Lanny pointing out thistles and other wild spring greens on the Ojai Valley Land Consservancy's Ventura River Preserve. Photo: Rondia Kaufer

Sustainable Foraging

Once you’re confident about your first-hand experience identifying a wild plant, know the right time of year to harvest, and feel the calling to pick and use it, the best way to do that is to grow it yourself or harvest it from a friend who has it on his/her land or from a farm that is growing it. If you choose to harvest in the wild, please do so in a mindful and respectful way. Here are some guidelines:

  • The Chumash and other indigenous tribes give thanks and ask permission of the plants before picking. This may be done in the form of a prayer, a song, or a small offering of a sacred herb or something symbolic of the plant’s value. Juanita Centeno, my Chumash teacher, instructed us to do this upon encountering the first specimen of a native plant we intended to harvest. She told us to then continue looking for the plant where it was abundant before picking. Jacque Tahuka Nunez of the Acjachemen tribe of the Orange County region gives this simple advice:
    • “Don’t take more than you need.”
    • “Give back.”
    • “Be resourceful.”
  • Learn about the conservation status of your chosen plant at, the California Native Plant Society’s Inventory of Rare and Endangered Plants, or at Is it native or introduced? Collect native plants only where they are abundant or, at the very least, not rare or endangered. Eat the weeds!
  • Pick where local laws allow it and, again, only where sufficient quantities of your chosen plant are growing. Preserves, state parks, and designated USFS campgrounds and wilderness areas are set aside for the public and not intended for harvesting. Some National Forests allow for gathering small quantities of aboveground parts for personal use (i.e, what will fit in a grocery shopping bag.) If you wish to collect plant parts in the Los Padres National Forest, please contact Forest Botanist Heidi Guenther at and request a free Forest Collection Permit (FS-2400-8). For other national forests, contact your local Forest Botanist.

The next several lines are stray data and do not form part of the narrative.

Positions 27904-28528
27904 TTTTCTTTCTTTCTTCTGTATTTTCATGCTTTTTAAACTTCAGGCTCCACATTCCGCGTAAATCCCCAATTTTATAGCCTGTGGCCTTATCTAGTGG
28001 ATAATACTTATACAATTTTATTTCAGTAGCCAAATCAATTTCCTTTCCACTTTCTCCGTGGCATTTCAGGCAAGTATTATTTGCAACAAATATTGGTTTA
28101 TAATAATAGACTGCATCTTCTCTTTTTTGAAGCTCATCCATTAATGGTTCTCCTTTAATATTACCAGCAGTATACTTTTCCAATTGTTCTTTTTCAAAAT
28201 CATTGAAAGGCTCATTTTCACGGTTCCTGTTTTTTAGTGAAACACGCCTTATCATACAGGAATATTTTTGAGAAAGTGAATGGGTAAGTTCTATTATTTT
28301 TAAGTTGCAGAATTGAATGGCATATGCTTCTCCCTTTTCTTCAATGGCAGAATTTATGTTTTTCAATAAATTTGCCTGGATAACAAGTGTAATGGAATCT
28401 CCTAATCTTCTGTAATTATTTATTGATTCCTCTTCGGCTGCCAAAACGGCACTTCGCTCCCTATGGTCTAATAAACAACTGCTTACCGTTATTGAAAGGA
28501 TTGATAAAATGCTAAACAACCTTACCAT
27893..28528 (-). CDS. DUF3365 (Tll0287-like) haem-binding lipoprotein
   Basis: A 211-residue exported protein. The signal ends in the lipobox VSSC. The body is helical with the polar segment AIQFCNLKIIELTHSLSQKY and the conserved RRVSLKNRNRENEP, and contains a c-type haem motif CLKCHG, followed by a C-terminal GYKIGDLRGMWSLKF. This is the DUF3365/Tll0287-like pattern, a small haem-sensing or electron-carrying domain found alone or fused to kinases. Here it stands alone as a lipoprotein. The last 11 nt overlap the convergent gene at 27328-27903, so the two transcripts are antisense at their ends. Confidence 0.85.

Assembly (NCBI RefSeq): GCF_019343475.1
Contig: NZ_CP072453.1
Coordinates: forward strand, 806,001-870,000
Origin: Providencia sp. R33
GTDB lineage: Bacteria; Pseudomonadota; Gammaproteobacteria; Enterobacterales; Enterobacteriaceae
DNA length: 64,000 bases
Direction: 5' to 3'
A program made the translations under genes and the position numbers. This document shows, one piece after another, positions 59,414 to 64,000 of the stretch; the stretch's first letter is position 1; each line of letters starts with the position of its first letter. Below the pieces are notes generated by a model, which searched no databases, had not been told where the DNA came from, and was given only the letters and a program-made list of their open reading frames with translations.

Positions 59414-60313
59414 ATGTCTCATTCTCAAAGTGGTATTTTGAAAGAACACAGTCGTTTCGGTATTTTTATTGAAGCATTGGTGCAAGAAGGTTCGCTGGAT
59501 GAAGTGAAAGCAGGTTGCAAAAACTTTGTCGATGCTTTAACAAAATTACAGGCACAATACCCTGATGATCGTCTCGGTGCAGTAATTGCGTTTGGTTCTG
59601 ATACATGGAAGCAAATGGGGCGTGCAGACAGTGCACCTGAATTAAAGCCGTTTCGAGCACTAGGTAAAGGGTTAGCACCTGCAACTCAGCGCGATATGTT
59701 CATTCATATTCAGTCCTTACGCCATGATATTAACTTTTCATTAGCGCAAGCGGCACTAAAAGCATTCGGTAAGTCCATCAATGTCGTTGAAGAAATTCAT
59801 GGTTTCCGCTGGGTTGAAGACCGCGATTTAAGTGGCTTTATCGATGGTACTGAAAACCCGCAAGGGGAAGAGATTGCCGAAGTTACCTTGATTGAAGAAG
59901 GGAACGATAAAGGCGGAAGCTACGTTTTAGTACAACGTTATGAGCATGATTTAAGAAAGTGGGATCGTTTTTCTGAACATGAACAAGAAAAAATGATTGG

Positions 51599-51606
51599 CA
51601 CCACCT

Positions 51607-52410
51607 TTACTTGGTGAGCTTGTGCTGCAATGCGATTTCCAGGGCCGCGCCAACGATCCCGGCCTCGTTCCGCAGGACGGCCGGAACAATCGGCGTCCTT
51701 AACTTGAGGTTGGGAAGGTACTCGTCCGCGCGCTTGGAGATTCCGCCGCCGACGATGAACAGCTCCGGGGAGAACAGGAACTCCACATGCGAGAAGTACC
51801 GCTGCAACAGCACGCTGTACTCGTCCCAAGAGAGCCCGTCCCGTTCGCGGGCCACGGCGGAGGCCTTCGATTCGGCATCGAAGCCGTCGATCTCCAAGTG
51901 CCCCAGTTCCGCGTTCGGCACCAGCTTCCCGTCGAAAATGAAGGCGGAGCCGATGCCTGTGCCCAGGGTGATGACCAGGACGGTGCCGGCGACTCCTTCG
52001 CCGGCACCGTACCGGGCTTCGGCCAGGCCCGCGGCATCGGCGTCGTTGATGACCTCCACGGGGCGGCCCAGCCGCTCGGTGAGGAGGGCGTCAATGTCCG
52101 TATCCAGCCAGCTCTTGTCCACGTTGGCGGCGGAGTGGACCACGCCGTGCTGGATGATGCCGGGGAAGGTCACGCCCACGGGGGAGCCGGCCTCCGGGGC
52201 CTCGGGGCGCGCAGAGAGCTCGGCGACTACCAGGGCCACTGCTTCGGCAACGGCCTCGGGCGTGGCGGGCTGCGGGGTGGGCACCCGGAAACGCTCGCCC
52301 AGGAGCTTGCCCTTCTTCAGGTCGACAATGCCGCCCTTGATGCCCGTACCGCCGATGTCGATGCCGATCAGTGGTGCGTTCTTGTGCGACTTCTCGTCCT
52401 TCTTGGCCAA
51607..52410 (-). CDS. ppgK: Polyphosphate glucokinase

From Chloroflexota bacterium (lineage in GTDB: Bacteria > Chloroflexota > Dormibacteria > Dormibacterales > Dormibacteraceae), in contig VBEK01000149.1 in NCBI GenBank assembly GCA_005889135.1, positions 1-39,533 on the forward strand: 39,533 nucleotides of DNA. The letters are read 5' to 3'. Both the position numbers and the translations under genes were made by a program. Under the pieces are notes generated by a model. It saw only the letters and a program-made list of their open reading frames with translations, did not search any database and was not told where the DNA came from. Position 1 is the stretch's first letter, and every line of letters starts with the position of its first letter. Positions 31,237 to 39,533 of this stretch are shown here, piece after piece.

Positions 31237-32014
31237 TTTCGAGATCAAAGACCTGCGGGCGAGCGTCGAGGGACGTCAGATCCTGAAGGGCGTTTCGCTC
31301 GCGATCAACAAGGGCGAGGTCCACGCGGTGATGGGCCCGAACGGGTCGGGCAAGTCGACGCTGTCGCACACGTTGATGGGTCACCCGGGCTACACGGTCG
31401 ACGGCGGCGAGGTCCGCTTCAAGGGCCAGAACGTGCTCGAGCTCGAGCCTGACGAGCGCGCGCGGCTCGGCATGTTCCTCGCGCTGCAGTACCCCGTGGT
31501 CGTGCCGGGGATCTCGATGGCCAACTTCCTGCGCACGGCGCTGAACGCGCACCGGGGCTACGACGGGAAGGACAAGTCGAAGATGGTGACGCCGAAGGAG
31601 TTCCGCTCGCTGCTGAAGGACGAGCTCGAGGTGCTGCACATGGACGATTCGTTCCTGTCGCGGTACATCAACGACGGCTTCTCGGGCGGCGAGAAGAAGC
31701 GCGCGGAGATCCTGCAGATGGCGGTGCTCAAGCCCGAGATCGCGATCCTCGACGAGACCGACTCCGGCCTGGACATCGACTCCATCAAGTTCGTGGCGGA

• Collect only the aboveground parts unless you are on private land with permission or you are in possession of the USFS collection permit linked above for educational purposes. In any case, never take more than 10% of the mass of any single plant. Prune while picking to try to encourage new growth and leave the plant looking better than you found it,
  • For your own protection, do not pick where there are signs of pollution, spraying of herbicides, or alongside paved roads and highways where most spraying takes place. Dust can be washed off before preparing fresh material or drying for storage.
  • Approach new wild foods with baby steps: first a taste, then a chew, then a swallow. Spit it out immediately if you notice a bitter, acrid or otherwise disgusting taste. If it seems palatable, to exercise an abundance of caution, wait 24 hours before ingesting any quantity beyond a tasting.

Any information found on this website is for educational purposes only. This information has not been evaluated by the Food and Drug Administration and is not intended to diagnose, treat, cure, or prevent any disease. Please harvest and use wild plants responsibly.

©2023 Lanny Kaufer

Leave a Reply

Your email address will not be published. Required fields are marked *

This site uses Akismet to reduce spam. Learn how your comment data is processed.

%d bloggers like this: